Mathew Lawrence, Adrienne Buller, Joseph Baines & Sandy Hager over at Common Wealth:
A devastating public health crisis, Covid-19 has also triggered a profound crisis of the company: from vast multinational corporations to the small firms that are the lifeblood of local economies. The unprecedented economic fallout from the virus has exposed the inefficiencies and injustices embedded in the company’s operation – limitations that stretch back decades. Our response to this crisis cannot ignore these limitations when we emerge from the period of economic hibernation. Instead, it must reimagine the company so that it is democratic, resilient, and sustainable by design – and rebuild a new economy centred on meeting the needs of society and the environment.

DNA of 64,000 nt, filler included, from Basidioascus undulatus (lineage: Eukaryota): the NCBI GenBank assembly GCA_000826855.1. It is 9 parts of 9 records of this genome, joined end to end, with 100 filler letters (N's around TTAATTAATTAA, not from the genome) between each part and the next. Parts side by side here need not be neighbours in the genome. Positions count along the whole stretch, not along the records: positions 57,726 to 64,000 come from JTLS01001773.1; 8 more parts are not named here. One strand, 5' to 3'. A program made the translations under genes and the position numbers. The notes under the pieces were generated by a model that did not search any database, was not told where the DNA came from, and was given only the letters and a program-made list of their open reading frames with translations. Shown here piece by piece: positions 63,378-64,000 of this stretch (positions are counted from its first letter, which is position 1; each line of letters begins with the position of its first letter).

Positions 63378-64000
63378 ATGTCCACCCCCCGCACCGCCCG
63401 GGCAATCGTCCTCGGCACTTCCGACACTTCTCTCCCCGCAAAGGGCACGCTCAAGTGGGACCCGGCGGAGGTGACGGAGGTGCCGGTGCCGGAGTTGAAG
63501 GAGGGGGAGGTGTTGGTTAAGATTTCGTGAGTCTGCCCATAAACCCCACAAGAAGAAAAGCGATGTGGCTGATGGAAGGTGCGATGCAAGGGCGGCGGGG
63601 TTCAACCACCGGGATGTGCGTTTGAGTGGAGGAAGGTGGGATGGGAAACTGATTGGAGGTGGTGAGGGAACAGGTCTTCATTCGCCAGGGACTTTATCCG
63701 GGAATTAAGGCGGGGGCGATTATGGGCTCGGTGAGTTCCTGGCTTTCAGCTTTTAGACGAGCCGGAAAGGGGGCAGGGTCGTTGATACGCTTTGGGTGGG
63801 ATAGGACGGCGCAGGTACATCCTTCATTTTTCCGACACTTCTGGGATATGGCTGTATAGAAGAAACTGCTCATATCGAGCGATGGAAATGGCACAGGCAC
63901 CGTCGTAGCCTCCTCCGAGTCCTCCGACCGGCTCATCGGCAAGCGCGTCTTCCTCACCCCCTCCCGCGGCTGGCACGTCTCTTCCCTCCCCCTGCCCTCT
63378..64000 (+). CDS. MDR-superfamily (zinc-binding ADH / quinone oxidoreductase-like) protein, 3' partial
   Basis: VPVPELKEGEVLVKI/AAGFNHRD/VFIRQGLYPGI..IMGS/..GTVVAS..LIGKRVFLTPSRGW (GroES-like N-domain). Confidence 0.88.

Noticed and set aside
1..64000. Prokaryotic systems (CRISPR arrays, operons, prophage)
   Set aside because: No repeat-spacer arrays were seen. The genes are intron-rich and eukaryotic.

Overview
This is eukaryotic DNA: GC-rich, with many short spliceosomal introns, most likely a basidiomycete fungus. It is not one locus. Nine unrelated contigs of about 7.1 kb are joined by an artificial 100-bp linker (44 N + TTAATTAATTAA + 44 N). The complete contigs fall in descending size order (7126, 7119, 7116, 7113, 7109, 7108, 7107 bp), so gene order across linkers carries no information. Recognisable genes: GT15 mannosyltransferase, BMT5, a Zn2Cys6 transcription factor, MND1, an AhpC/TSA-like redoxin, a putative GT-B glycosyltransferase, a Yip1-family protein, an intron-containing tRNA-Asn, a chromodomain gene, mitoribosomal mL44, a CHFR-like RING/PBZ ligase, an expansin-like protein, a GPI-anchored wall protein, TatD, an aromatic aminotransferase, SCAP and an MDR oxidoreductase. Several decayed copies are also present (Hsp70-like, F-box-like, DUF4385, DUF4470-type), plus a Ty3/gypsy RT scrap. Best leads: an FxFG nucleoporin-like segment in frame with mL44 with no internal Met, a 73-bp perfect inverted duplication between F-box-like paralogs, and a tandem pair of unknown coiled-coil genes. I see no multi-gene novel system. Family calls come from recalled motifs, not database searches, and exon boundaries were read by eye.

Since the 1970s, the company has transformed from an institution focused on production – even if still one laced through with hierarchy and injustices – into an engine of increasing wealth extraction and growing financialisation, funnelling cash to shareholders and executive management in the form of dividends, share buybacks and share-based pay awards. This has been driven by key shifts in the legal, managerial, and ownership structures of the corporation, with an increasing share of corporate earnings redirected to investors and management over workers or re-investment. Shareholding has concentrated and corporate debt has soared, with UK listed company debt reaching record levels by 2018; mergers and acquisitions have created dominant oligopolies in key sectors; managerial power has grown; and labour has been subject to a relentless squeeze on wages, autonomy, and security in order to boost short-term profit.